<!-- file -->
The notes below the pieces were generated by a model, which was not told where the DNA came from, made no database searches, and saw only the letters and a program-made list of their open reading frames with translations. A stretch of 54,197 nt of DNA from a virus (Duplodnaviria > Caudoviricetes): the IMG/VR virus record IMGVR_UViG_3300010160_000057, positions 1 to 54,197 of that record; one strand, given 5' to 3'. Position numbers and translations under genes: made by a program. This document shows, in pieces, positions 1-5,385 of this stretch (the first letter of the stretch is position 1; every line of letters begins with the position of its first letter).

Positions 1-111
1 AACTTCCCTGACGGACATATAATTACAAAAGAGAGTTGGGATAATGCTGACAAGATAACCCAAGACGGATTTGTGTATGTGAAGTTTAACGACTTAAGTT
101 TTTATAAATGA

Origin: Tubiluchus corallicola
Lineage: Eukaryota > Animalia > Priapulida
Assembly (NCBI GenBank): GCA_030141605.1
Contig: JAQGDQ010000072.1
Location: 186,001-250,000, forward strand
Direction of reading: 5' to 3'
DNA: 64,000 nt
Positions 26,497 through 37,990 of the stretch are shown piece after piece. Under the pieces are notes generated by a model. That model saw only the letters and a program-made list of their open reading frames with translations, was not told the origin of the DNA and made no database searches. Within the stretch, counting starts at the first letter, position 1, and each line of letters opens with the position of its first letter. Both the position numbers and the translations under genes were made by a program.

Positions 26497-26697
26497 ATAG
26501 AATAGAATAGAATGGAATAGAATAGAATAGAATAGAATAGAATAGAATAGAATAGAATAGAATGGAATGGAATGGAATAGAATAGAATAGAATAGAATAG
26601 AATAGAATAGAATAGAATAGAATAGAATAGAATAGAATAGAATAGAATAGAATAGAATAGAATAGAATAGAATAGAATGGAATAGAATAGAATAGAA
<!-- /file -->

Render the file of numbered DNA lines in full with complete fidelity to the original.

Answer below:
The notes below the pieces were generated by a model, which was not told where the DNA came from, made no database searches, and saw only the letters and a program-made list of their open reading frames with translations. A stretch of 54,197 nt of DNA from a virus (Duplodnaviria > Caudoviricetes): the IMG/VR virus record IMGVR_UViG_3300010160_000057, positions 1 to 54,197 of that record; one strand, given 5' to 3'. Position numbers and translations under genes: made by a program. This document shows, in pieces, positions 1-5,385 of this stretch (the first letter of the stretch is position 1; every line of letters begins with the position of its first letter).

Positions 1-111
1 AACTTCCCTGACGGACATATAATTACAAAAGAGAGTTGGGATAATGCTGACAAGATAACCCAAGACGGATTTGTGTATGTGAAGTTTAACGACTTAAGTT
101 TTTATAAATGA

Origin: Tubiluchus corallicola
Lineage: Eukaryota > Animalia > Priapulida
Assembly (NCBI GenBank): GCA_030141605.1
Contig: JAQGDQ010000072.1
Location: 186,001-250,000, forward strand
Direction of reading: 5' to 3'
DNA: 64,000 nt
Positions 26,497 through 37,990 of the stretch are shown piece after piece. Under the pieces are notes generated by a model. That model saw only the letters and a program-made list of their open reading frames with translations, was not told the origin of the DNA and made no database searches. Within the stretch, counting starts at the first letter, position 1, and each line of letters opens with the position of its first letter. Both the position numbers and the translations under genes were made by a program.

Positions 26497-26697
26497 ATAG
26501 AATAGAATAGAATGGAATAGAATAGAATAGAATAGAATAGAATAGAATAGAATAGAATAGAATGGAATGGAATGGAATAGAATAGAATAGAATAGAATAG
26601 AATAGAATAGAATAGAATAGAATAGAATAGAATAGAATAGAATAGAATAGAATAGAATAGAATAGAATAGAATAGAATGGAATAGAATAGAATAGAA